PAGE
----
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City faces 3 percent budget gap

City officials say they’ve working toward trimming Evanston’s general fund spending by 2 percent this year — but that’s not nearly enough to cover a projected 5 percent drop in revenue.

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Marty Lyons (Chris Kirk photo)

The biggest revenue shortfall, Assistant City Manager Marty Lyons says, is in the real estate transfer tax. It’s expected to yield just $1.2 million this year — only 40 percent of the $3 million budgeted.

The city’s share of state income taxes is expected to be $6 million — 85 percent of the $7.05 million budgeted.

Building permits are expected to raise $3 million — 79 percent of the $3.8 million budgeted.

Lyons told aldermen at a special City Council meeting Wednesday night he also expects the city to come up short about $300,000 on investment income because short-term interest rates have dropped close to zero.

And across all the city’s other revenue sources he sees about a $600,000 shortfall for the fiscal year that began in March.

Lyons said he’s been working with city department heads on the 2 percent budget cut — expected to save $1.8 million. Much of the savings comes from leaving vacant positions unfilled.

For the first three months of the year actual spending totals $19.6 million, Lyons said. That’s 87.5 percent of what would be expected to be spent if spending was level across the year. But spending can vary substantially from month-to-month.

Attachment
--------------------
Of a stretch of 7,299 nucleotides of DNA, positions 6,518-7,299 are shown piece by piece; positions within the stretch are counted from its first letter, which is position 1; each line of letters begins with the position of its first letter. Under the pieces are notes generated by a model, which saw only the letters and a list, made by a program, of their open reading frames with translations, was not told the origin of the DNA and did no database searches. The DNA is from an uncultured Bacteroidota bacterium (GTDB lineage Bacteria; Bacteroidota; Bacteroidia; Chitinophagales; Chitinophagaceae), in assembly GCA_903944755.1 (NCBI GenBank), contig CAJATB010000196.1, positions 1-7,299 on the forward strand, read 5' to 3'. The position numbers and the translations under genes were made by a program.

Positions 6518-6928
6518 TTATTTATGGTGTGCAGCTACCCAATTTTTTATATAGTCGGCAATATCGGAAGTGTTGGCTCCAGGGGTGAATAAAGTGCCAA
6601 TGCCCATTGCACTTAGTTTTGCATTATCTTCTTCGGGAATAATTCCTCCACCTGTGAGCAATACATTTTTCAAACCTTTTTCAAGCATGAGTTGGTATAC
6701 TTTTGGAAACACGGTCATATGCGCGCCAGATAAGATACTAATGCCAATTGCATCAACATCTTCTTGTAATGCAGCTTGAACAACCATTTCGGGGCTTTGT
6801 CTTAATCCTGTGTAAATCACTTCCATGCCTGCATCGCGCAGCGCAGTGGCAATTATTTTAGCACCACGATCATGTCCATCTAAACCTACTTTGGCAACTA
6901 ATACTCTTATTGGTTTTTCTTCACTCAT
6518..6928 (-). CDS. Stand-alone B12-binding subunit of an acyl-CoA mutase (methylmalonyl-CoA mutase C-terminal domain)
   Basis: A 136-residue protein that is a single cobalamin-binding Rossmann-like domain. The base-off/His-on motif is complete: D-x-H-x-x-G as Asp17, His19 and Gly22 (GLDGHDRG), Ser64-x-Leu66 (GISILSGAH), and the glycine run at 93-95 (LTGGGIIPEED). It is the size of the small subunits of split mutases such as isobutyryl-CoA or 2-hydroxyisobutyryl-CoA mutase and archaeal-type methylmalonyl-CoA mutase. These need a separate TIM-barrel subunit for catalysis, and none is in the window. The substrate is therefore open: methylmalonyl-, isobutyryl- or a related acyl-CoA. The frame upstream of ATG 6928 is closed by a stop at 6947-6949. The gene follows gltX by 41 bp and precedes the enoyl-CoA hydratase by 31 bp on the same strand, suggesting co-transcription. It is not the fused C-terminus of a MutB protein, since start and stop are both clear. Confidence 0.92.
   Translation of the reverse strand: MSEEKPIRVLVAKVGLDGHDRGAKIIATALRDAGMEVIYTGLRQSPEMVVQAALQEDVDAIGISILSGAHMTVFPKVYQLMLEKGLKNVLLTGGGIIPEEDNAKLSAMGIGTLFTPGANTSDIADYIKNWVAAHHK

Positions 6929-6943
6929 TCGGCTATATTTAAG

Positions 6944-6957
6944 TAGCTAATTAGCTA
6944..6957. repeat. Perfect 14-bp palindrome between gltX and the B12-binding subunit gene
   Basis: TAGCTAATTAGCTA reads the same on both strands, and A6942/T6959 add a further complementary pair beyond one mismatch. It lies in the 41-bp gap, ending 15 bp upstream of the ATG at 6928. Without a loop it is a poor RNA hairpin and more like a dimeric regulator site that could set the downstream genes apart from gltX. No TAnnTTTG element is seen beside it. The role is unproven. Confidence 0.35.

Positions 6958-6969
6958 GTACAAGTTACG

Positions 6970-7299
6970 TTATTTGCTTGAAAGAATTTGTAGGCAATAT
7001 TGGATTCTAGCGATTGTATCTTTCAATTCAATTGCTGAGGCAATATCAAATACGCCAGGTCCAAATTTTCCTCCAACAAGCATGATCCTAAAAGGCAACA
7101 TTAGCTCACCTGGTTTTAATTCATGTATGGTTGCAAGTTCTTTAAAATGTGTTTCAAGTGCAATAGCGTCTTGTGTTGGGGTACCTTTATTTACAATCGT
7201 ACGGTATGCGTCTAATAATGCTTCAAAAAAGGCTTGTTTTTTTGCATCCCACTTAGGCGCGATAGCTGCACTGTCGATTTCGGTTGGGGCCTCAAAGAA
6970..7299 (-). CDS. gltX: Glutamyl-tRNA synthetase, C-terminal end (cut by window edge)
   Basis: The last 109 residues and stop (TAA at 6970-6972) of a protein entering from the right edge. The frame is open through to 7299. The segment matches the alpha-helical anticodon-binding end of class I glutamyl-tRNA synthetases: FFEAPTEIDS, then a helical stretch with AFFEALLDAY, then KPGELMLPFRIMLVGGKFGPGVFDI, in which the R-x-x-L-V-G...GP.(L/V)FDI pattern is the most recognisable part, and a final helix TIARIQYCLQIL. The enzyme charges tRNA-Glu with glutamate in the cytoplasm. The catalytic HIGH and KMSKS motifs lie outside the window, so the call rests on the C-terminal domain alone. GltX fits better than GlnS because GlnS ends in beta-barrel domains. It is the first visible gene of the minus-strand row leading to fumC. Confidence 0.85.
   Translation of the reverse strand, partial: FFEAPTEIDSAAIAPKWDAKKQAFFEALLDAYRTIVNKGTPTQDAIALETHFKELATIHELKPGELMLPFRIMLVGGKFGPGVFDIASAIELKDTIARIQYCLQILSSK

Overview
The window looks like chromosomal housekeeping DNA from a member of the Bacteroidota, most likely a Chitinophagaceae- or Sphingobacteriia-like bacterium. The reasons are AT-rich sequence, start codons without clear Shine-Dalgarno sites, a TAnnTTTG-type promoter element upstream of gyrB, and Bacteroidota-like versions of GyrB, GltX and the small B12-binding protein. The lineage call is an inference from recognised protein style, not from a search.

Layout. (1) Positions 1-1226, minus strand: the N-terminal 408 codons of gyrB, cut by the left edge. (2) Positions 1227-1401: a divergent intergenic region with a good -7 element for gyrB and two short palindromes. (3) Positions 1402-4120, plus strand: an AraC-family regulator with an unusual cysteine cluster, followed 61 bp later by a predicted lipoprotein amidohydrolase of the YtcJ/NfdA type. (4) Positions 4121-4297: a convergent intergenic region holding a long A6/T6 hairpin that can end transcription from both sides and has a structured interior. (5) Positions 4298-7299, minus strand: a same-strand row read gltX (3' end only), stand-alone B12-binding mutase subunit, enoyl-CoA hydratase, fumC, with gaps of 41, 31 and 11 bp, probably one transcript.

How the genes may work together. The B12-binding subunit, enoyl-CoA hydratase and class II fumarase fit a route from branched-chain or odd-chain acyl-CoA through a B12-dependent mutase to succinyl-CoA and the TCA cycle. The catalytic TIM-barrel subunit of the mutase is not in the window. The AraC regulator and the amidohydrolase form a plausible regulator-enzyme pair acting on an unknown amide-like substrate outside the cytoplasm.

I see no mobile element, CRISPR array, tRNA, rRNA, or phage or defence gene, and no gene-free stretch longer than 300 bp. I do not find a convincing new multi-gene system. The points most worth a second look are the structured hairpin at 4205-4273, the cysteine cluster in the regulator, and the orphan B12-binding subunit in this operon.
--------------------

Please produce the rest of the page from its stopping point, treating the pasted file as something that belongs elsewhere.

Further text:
Lyons said the police department may go slightly over budget for the year because of beefed up summer patrols and that seasonal costs in the public works department, like snow removal, are hard to project.

Lyons said the city is also trying to trim training and travel costs and postpone purchases of new computers, office desks and similar equipment.

He outlined six alternatives for closing the remaining budget gap:

  • A complete hiring freeze.
  • Furlough days for city workers. That could save up to $200,000 for each furlough day.
  • Reduced hours of operation, possibly by switching to a four-day work week.
  • Program cuts. He noted that staff has already proposed a restructuring of the sanitation operation that could save $400,000 a year. (See related story.)
  • Layoffs. That option is somewhat constrained by the no-layoff clause in the city’s contract with AFSCME, one of its four unions.
  • A capital spending freeze. Postponing purchases of new fleet vehicles could save up to $1 million.

Aldermen took no action on the additional budget reduction alternatives and seemed inclined to wait until the new city manager starts work Aug. 3 to address those issues.

Planning for next year’s city budget is also scheduled to begin in August.

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